If so, why in the world would you suggest that a conervative's use of the term "states rights" is anything other than the recognition that the Constitution clearly sets limits on what the federal government is allowed to do? And in what context is states rights usually mentioned? In recent months and years it has been in the context of taxes or individual liberty, something that leftists used to be in favor of.

        • MarkCC says:

          I have nothing against states rights. But when modern-day conservatives use the term, it's pretty much always used as a cover for racism and discrimination. It's pretty simple, and it's pretty open. Remember this famous quote, from the head of the first president Bush's campaign?

          You start out in 1954 by saying, “Nigger, nigger, nigger.” By 1968 you can’t say “nigger”—that hurts you. Backfires. So you say stuff like forced busing, states’ rights and all that stuff. You’re getting so abstract now [that] you’re talking about cutting taxes, and all these things you’re talking about are totally economic things and a byproduct of them is [that] blacks get hurt worse than whites.

          There are so many places where the modern government is stepping on what would traditionally have been states rights issues. But you don't hear conservatives griping about the federal power grab in most of them. In fact, an awful lot of conservative politics is all about centralizing power.

          • James Sweet says:

            Exactly. Where does the conservatives' advocacy for "states rights" disappear to whenever medical marijuana comes up?

            I'll grant there are some true ideological libertarians (not many in the Libertarian Party, of course, but they do exist) who do passionately believe in a concept called states rights, and they honestly mean it and apply it equally all around. I happen to think those folks are completely wrong, but I do have some respect for their intellectual integrity. They have an actual ideology that they passionately believe in. I even have some sympathy for that ideology (I'm somewhat of a social libertarian, though less so than I used to be), though I believe it to be woefully impractical, that it inevitably leads to grave injustices, and in the modern world could even lead to outright self-destruction. Still, at least when they say they believe in something, they are telling the truth.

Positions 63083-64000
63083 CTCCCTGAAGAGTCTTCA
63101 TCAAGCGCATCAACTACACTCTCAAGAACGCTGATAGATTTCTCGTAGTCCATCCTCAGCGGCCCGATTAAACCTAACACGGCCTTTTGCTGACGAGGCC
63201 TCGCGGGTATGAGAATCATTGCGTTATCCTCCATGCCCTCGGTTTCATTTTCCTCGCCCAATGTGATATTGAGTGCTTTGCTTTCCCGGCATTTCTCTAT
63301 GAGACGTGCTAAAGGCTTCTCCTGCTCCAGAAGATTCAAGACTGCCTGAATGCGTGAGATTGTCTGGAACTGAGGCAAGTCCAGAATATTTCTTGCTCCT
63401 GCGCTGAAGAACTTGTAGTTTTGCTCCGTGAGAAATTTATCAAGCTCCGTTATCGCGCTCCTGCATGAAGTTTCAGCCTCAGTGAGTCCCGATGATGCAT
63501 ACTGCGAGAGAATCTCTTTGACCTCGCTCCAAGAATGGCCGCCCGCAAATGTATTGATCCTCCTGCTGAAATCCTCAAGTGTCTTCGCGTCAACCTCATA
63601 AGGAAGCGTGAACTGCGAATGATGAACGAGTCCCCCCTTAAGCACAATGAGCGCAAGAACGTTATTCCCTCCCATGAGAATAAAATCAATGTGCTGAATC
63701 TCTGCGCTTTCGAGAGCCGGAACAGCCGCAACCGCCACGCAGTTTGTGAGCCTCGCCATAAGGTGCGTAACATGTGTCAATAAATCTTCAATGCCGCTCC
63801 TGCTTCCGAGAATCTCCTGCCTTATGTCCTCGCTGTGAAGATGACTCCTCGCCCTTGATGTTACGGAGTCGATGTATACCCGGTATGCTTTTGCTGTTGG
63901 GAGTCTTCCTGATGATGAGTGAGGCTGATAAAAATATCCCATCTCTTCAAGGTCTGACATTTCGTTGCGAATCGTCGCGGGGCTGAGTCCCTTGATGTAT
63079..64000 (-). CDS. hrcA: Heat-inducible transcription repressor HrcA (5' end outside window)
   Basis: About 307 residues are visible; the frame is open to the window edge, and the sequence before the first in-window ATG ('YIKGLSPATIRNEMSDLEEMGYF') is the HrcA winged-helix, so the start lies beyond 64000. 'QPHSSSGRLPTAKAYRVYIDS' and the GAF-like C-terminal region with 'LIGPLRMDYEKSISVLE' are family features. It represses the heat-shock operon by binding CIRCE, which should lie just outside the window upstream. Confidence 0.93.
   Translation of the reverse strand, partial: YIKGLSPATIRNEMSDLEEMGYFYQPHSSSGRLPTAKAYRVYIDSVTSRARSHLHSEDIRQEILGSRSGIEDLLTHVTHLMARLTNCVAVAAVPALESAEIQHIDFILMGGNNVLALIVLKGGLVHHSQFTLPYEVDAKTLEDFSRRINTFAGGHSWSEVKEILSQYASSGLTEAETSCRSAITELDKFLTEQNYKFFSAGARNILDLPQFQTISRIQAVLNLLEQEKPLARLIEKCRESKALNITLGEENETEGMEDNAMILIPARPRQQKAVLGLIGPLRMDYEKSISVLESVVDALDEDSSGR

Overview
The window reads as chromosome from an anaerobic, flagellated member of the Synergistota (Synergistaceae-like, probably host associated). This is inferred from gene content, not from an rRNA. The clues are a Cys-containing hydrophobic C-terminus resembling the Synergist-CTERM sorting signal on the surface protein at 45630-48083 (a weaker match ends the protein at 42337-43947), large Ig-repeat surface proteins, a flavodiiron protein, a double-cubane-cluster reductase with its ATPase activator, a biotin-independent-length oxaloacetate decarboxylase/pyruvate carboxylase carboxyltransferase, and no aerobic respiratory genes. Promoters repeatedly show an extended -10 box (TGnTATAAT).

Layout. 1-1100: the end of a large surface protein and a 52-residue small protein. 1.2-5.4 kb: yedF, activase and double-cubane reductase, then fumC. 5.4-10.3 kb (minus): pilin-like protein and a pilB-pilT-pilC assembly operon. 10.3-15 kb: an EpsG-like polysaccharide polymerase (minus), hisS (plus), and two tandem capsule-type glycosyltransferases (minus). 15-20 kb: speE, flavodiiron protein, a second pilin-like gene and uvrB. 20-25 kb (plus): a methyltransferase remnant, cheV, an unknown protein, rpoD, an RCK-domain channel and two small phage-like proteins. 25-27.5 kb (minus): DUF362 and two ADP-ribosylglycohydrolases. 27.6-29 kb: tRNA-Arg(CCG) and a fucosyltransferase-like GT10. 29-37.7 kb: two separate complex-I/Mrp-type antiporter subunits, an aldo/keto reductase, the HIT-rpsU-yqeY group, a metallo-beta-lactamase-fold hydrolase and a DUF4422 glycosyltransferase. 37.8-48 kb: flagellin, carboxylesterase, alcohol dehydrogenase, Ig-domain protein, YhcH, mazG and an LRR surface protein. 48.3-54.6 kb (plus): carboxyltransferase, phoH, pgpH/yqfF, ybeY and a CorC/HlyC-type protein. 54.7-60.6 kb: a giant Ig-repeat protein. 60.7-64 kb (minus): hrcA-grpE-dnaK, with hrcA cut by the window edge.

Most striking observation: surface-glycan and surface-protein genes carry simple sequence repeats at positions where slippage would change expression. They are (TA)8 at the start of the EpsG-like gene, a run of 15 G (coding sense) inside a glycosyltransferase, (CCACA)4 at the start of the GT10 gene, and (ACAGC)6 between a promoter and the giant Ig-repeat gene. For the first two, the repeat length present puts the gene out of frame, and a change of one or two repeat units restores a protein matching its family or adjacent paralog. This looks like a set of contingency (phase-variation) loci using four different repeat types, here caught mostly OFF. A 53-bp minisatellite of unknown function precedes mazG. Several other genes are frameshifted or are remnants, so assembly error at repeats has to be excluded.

But when mainstream Republicans blather on about "states rights", well, to call that "disingenuous" would be putting it mildly. As Mark said, it's more often a codeword, for race-baiting, for homophobia, for anti-gun control, etc. (FWIW, I also think there are coherent anti-gun control arguments -- though again I don't typically agree with them -- but if you are against gun control and want to argue the point, say so, and don't hide behind some phony adherence to "states rights" when you are totally unwilling to apply the principle in other areas)

          • Robert says:

            Ah, gotcha. In that case, I can agree with you more (btw, I hadn't heard that quote, but it is interesting.)

            But, the only thing I ask is that you don't immediatley jump to the conclusion that anyone who mentions states rights is racist (I'm not saying that you do this, I am just mking a request.) For example, when you hear Hannity talk about states rights, you are pretty safe to bet that, at best, he is being hypocritical, but if you hear, say Judge Napalatono talk about states rights, he is being genuine.

            As for modern coservatives wanting to centralize power, I disagree: they want to centralize power if and only if THEY are in power :)

  • Robert says:

    Of all of the things to dog Palin for you chose her use of the phrase "blood libel"? Do you realize that Palin routinely calls for the increase in military action in the middle east and that these military actions directly cause the deaths of thousands of innocents? May be you have written about that sort of thing in the past, and I hope you have, but I think it is a tad bit on the picky side to get this worked up on Palin's use of a phrase that has come into common parlance.

    I am a conservative (a real-life actual conservative, not the scary Palin/Hannity/Beck/Limbaugh form) and I already can't stand Palin, but this is one thing that I just would not get that worked up over.

  • William Wallace says:

    Regarding conservatives, states rights, and medical marijauna:

    Modern day conservatives, like Clarence Thomas? Who in Gonzales v. Raich dissented, and wrote:

    Respondent's local cultivation and consumption of marijuana is not "Commerce ... among the several States."

    Certainly no evidence from the founding suggests that "commerce" included the mere possession of a good or some personal activity that did not involve trade or exchange for value. In the early days of the Republic, it would have been unthinkable that Congress could prohibit the local cultivation, possession, and consumption of marijuana.

    This was a pro-states rights stance from an African American conservative Supreme Court Justice who is much maligned by the left.

    • James Sweet says:

      Yeah, but what did the other three conservative justices have to say about it? Thought so. :p

      • William Wallace says:

        You can read it here. Rehnquist joined O'Connor's dissent in the case. Thomas joined in part of O'Connor's dissent, and also wrote an additional dissent.

        You may recall O'Conner was appointed by Ronald Reagan, and Rehnquist by Nixon, and Thomas by Bush. I'm not sure how you measure conservative, though.